[sf-perl] IDEs and/or Editors
doom at kzsu.stanford.edu
Thu Feb 22 18:09:41 PST 2007
Michael Friedman <friedman at highwire.stanford.edu> wrote:
> Andy Lester wrote:
> > For me, vim's color coding is part of everything I do. If I do
> > anything wrong, it just feels wrong. For example, if I close a quote
> > incorrectly, the rest of my code is purple. Even if I can't tell
> > exactly what's wrong, I just FEEL that there's a problem, and I stop
> > until I figure it out.
> I use syntax coloring for the same reason.
I've gotten used to emacs' syntax coloring of late, and I suppose it
does help me fix some errors sooner... for example, I like to intermix
pod and code (contra-Conway), but pod has some annoying white-space
sensitivity to it (you're supposed to bracket pod tags with *empty*
lines, not just blank ones). Syntax highlighting helps a lot with this:
I don't often run podchecker any more.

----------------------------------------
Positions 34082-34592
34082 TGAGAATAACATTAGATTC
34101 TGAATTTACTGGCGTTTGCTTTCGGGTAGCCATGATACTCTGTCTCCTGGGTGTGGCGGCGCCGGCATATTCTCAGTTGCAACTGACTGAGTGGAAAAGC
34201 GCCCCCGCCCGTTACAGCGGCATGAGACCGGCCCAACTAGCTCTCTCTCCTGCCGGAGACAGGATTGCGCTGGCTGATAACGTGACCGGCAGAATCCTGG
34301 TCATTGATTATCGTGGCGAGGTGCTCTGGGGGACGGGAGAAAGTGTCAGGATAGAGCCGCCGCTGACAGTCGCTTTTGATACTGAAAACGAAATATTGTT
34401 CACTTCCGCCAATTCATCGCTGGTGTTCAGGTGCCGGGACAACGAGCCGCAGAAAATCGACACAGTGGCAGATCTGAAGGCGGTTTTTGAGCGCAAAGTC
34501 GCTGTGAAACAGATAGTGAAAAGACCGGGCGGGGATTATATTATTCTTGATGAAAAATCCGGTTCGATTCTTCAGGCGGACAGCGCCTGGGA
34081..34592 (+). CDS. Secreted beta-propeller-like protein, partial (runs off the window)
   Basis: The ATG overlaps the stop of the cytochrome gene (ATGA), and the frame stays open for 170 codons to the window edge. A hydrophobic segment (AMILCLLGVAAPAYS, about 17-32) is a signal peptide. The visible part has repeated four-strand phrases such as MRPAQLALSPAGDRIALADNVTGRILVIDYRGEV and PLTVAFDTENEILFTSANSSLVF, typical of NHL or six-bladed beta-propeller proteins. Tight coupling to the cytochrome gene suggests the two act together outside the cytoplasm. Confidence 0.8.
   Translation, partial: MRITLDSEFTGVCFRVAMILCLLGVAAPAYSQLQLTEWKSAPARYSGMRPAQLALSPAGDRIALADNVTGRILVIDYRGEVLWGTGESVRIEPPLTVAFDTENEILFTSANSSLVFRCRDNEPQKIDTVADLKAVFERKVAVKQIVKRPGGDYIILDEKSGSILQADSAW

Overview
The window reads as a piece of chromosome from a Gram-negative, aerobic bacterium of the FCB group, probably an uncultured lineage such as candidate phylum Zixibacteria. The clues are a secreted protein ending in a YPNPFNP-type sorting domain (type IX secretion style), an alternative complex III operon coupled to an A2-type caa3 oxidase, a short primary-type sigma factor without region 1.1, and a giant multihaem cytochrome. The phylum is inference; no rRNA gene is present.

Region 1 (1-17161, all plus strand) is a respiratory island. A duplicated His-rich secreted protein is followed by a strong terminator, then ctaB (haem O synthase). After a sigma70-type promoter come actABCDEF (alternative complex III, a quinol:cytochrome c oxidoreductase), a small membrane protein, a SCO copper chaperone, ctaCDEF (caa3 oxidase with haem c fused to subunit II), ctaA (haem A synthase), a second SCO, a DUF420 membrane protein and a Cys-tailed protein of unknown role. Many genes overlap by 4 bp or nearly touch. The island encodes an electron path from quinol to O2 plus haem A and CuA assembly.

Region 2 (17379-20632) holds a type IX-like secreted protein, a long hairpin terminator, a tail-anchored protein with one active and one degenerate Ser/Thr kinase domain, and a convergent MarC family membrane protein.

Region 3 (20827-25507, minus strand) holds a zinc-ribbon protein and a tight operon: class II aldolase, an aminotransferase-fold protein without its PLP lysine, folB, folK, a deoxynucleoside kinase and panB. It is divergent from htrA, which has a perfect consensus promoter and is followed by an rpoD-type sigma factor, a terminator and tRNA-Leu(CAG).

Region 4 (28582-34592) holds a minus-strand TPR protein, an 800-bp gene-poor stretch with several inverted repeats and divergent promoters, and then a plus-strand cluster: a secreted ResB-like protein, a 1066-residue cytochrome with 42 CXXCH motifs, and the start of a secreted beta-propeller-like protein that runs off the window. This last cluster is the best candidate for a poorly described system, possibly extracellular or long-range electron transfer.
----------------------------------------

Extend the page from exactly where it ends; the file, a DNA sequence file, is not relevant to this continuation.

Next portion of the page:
On the other hand, there's a suprising number of cases where I don't
get what the syntax coloring is trying to tell me until after I figure
it out ("Oh, *duh* that's a reserved word...").
I do find that emacs' auto-indentation features often highlight simple
syntax problems (dropped semi-colons, etc)...
> However, I'm now a big fan of perltidy, which automatically "fixes"
> any location-of-code errors I make accidentally. Between the two, it
> lets me both catch problems more quickly and understand someone else's
> code more easily.
perltidy essentially performs the same job as the emacs/cperl-mode
> To me, integrated perltidy support is a Required Feature of any Perl IDE.
I don't think the need is as great in the emacs world, but there
are methods of doing anything like this you might imagine...
Heh, just stumbled across a new "perltidy-mode":
This guy is doing some interesting stuff...
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